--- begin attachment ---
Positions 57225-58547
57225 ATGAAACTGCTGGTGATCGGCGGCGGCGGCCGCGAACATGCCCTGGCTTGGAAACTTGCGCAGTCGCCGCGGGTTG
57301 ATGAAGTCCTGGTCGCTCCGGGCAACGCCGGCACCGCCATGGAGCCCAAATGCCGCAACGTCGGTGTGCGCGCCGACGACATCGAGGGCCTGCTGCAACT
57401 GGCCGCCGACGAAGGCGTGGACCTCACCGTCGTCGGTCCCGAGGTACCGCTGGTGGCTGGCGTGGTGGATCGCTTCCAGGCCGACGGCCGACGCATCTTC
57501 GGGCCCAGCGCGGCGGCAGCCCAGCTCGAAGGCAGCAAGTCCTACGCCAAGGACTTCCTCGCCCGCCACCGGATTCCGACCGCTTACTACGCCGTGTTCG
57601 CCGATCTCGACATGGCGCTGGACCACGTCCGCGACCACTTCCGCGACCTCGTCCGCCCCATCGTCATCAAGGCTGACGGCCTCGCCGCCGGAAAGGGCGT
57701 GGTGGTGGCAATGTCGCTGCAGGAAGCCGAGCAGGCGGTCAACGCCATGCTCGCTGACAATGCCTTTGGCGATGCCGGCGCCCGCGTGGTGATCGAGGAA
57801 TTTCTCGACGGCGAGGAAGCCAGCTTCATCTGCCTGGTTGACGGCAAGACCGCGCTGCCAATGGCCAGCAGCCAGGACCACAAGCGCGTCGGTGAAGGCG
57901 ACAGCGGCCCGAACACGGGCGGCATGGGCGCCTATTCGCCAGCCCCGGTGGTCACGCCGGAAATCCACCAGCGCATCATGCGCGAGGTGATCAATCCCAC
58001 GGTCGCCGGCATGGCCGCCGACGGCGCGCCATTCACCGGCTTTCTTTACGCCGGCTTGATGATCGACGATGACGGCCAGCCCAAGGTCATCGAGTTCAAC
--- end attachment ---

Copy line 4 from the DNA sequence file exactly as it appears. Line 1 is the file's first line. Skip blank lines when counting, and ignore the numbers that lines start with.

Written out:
57401 GGCCGCCGACGAAGGCGTGGACCTCACCGTCGTCGGTCCCGAGGTACCGCTGGTGGCTGGCGTGGTGGATCGCTTCCAGGCCGACGGCCGACGCATCTTC